I was ready to escape somewhere … anywhere … just to leave the confines of the house where I had been battling an army of little black ants for weeks. It was discouraging to see them popping up everywhere, including marching across the kitchen table where I park myself days and evenings in front of the laptop. The little buggers were everywhere and just when it appeared they had taken a hike for good, they were back.
And, if the ant explosion was not exasperating enough, the furnace had begun a little two-step, shutting itself down when it felt like it, instead of running a full cycle and this was during a nine-day period where forecasters warned of frost advisories each and every night.
It was barely over the freezing mark when I left the house at 8:00 a.m. and headed to one of my favorite spots – Elizabeth Park. Here it was May 8th, and I had worn a Winter coat and donned a hat and gloves, but I knew I’d be strolling the boardwalk along the Detroit River and it was a tad windy. Having parked and exited the car, I glanced up quickly at the perfectly blue and cloudless sky, crossing my fingers that the Chinese space rocket debris floating around overhead didn’t decide to descend on the car … or me.
It was “Global Big Day” (and I was eager to gawk at goslings too).
At Council Point Park, it’s been a disappointing Spring. Usually by now, there are a least three or four families of Canada Geese parents with their goslings. There was finally a sighting for me Friday, but that’s all. Our City’s tree-cutting crew gave the Park trees a big haircut and removed most of the lower branches. So, any bird nests have not been in my line of sight. The Red Bud tree where the families of geese with their goslings gathered and made for wonderful photo ops, is gone, felled by the tree cutters last Fall. And, the geese and ducks continue to monopolize the treats I put out for the squirrels and birds … a change of venue pronto was needed!
As mentioned, May 8th was “Global Big Day” which was an event, if you were so inclined, to count what species of birds you discovered, similar to the The Great Backyard Bird Count back in February. I did not tote along binoculars, but did intend to note what I saw with my camera and submit it to the site. And … since I was looking for goslings anyway, any geese families would also be included in my personal bird tally.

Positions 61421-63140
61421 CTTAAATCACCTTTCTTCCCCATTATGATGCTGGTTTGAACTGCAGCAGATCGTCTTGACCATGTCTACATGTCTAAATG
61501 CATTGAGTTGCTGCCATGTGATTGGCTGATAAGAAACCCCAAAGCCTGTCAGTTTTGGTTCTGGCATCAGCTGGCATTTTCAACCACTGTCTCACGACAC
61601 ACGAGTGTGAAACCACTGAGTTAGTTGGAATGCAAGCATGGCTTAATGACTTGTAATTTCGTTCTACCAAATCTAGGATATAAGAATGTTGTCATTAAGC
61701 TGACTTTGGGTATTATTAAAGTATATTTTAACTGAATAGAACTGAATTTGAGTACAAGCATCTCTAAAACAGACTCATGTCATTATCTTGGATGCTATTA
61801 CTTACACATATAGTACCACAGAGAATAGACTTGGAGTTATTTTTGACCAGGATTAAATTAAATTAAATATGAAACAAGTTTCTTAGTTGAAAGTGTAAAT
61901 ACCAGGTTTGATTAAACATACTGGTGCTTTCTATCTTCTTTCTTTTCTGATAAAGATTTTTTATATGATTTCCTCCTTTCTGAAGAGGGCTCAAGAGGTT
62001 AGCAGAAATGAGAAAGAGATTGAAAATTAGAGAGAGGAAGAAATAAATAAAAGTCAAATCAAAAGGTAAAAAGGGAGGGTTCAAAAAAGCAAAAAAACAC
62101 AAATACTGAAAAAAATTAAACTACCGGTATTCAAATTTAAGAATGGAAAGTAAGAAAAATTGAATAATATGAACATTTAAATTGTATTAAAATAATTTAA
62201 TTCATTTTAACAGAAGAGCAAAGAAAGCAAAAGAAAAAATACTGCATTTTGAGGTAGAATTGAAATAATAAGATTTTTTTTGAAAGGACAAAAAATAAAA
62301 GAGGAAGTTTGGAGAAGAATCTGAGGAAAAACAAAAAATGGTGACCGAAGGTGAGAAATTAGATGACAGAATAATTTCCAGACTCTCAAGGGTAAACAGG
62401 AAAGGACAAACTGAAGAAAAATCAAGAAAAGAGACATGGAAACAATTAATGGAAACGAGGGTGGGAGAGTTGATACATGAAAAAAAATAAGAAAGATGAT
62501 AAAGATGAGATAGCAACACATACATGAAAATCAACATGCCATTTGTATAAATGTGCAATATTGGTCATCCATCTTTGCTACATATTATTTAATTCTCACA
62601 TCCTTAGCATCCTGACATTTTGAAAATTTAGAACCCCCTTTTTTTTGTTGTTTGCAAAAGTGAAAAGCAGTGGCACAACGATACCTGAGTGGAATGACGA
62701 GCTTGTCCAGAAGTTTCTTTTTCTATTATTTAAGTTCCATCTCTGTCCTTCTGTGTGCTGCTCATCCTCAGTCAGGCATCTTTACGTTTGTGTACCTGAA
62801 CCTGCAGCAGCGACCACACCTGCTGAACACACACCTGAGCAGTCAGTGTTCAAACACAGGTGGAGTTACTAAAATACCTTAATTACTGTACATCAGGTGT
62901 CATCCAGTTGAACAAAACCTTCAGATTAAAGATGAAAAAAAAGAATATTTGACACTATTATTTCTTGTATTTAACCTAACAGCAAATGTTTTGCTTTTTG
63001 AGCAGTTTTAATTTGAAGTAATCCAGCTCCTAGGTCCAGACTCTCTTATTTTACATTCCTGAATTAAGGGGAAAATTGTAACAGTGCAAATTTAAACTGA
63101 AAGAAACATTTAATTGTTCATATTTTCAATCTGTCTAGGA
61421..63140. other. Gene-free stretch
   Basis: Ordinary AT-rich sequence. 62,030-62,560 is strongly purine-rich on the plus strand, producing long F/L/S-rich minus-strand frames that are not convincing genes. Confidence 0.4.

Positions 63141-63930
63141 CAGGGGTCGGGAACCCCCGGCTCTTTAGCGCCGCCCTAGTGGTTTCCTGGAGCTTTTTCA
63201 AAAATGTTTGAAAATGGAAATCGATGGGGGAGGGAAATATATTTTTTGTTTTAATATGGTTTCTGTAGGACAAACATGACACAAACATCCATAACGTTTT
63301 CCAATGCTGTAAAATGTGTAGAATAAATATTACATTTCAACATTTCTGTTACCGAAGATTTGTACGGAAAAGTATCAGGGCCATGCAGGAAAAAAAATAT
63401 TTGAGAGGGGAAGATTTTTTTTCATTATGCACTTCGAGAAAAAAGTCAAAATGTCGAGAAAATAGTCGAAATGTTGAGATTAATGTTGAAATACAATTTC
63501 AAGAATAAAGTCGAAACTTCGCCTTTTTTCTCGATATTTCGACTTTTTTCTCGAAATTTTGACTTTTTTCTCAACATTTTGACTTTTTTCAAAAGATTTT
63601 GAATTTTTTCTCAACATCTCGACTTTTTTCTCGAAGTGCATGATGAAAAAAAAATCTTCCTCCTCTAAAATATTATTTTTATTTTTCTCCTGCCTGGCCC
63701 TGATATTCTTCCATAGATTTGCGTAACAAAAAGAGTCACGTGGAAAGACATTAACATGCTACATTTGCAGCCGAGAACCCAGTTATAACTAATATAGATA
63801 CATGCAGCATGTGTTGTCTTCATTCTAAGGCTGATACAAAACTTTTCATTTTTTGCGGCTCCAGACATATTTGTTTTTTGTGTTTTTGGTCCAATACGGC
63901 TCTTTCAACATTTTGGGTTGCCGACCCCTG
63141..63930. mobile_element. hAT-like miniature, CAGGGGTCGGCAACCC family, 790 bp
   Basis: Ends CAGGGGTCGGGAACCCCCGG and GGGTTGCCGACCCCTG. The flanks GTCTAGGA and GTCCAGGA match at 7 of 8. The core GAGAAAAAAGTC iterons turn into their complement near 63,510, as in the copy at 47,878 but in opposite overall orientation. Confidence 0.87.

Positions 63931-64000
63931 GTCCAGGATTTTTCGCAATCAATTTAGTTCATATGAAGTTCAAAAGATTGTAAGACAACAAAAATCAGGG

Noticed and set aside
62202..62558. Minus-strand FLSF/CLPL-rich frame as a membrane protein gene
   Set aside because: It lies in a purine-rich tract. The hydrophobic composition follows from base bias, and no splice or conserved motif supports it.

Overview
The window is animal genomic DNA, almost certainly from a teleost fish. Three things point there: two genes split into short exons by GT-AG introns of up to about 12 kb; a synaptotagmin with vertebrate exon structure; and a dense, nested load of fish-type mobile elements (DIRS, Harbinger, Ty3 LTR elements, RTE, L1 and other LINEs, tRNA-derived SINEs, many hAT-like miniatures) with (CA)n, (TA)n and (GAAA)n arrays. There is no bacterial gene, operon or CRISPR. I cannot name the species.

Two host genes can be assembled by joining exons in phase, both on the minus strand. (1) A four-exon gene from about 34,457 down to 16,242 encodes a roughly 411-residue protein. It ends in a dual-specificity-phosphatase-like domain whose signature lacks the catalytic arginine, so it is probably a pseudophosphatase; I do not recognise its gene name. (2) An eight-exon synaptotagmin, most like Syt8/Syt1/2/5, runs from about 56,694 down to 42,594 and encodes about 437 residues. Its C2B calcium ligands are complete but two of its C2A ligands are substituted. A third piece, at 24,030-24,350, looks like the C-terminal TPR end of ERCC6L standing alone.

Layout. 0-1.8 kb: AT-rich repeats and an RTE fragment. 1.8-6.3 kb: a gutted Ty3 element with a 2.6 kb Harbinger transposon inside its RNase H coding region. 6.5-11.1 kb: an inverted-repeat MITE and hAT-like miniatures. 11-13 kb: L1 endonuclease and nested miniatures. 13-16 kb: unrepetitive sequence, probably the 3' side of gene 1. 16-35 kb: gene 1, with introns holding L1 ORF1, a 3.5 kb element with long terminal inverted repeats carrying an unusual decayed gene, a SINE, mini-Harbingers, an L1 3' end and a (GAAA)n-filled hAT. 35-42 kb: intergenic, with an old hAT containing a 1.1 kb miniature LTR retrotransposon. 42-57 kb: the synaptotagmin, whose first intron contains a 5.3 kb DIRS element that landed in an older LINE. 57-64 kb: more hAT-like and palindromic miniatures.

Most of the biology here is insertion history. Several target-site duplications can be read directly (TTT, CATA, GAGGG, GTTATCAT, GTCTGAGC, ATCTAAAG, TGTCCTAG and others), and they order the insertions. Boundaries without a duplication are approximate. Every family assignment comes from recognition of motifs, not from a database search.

Before I would return to the car, I logged almost six miles on my feet (and later would bop down to Council Point Park to feed the squirrels and birds as well before calling it a day).
A sign showed there could be ducks crossing my path …
… but no plump ducks were waddling across the path that encircles Elizabeth Park. The Mallards were, however, gazing up at me from the canal, while sending a few coy looks my way.
I stood on the vehicle bridge to scan the canal that runs parallel to Slocum Street. Nope, no geese, nor goslings – were they sleeping in on this cold morn?
Next, I headed to the main bridge that crosses the canal.
I climbed to the top where, from my high perch …
… I looked up and down the canal …
… then scoped out the area to get a bird’s eye view of the canal and Detroit River. Nary a goose nor gosling in sight.
So I started along the boardwalk – perhaps some geese families might be meandering by.
I saw Mr. and Mrs. Red-Winged Blackbird. Mr. was quick to strike a pose, but Mrs. first gave me the cold shoulder, then went behind a couple of twigs.
An inquisitive Mourning Dove peered down at me as if to say “got treats for me?”
A seagull drifted lazily overhead, likely surveying the boardwalk for kind souls who might like to part with some of their breakfast.
A White-Breasted Nuthatch inched headfirst down a tree and as I crept closer to get a shot, it bopped down to the ground.
So, if you’re keeping count … that was seven feathered friends, but zero geese/goslings. I stayed on course, that course being the boardwalk, where I passed a lone fisherman, then many more people fishing, then eventually I was back at the woodsy area again.
It was particularly picturesque with a brilliant blue sky and sparkling water.
I circled the island twice and was about to leave and head to the car, then to another riverfront park in search of goslings, when I saw one last fisherman, with two geese families nearby, each with a passel of goslings trailing behind them in the canal.
I hurried over to one of the smaller bridges to cross the canal for a better view.
I was lucky to get this image of these geese and a Red-Winged Blackbird that dive-bombed them just as I crossed over the bridge.
I got a treasure trove of shots of the three families. It was difficult as the trio of families hung out together, with three ganders giving me the stink eye. So, I had to be careful not to tread too close to any of the precious golden babies, lest I tick off any of their Dads. Here is one of the families and I’ll save the rest of the photos for Wordless Wednesday.